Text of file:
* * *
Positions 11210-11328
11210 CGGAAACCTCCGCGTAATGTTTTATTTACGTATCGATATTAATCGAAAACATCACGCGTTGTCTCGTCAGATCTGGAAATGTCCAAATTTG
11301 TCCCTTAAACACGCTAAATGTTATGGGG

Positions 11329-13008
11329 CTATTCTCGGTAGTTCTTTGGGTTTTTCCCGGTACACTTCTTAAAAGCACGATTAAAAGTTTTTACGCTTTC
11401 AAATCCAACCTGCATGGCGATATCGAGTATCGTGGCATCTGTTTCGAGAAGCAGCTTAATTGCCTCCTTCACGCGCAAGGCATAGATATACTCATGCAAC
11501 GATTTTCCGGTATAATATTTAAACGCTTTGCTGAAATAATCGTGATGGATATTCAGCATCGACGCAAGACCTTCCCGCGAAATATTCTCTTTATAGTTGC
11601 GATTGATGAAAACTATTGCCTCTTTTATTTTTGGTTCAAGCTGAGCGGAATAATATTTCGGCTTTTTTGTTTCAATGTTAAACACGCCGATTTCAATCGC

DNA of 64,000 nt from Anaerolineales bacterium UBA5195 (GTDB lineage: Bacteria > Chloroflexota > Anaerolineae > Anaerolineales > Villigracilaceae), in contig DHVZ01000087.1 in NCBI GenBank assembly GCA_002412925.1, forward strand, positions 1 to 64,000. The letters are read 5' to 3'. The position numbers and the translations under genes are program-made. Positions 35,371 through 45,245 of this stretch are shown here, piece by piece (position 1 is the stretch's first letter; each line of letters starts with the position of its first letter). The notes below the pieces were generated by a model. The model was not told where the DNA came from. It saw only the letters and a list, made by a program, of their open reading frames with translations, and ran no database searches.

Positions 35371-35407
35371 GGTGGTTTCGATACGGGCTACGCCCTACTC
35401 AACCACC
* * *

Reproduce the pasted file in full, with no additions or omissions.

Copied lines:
Positions 11210-11328
11210 CGGAAACCTCCGCGTAATGTTTTATTTACGTATCGATATTAATCGAAAACATCACGCGTTGTCTCGTCAGATCTGGAAATGTCCAAATTTG
11301 TCCCTTAAACACGCTAAATGTTATGGGG

Positions 11329-13008
11329 CTATTCTCGGTAGTTCTTTGGGTTTTTCCCGGTACACTTCTTAAAAGCACGATTAAAAGTTTTTACGCTTTC
11401 AAATCCAACCTGCATGGCGATATCGAGTATCGTGGCATCTGTTTCGAGAAGCAGCTTAATTGCCTCCTTCACGCGCAAGGCATAGATATACTCATGCAAC
11501 GATTTTCCGGTATAATATTTAAACGCTTTGCTGAAATAATCGTGATGGATATTCAGCATCGACGCAAGACCTTCCCGCGAAATATTCTCTTTATAGTTGC
11601 GATTGATGAAAACTATTGCCTCTTTTATTTTTGGTTCAAGCTGAGCGGAATAATATTTCGGCTTTTTTGTTTCAATGTTAAACACGCCGATTTCAATCGC

DNA of 64,000 nt from Anaerolineales bacterium UBA5195 (GTDB lineage: Bacteria > Chloroflexota > Anaerolineae > Anaerolineales > Villigracilaceae), in contig DHVZ01000087.1 in NCBI GenBank assembly GCA_002412925.1, forward strand, positions 1 to 64,000. The letters are read 5' to 3'. The position numbers and the translations under genes are program-made. Positions 35,371 through 45,245 of this stretch are shown here, piece by piece (position 1 is the stretch's first letter; each line of letters starts with the position of its first letter). The notes below the pieces were generated by a model. The model was not told where the DNA came from. It saw only the letters and a list, made by a program, of their open reading frames with translations, and ran no database searches.

Positions 35371-35407
35371 GGTGGTTTCGATACGGGCTACGCCCTACTC
35401 AACCACC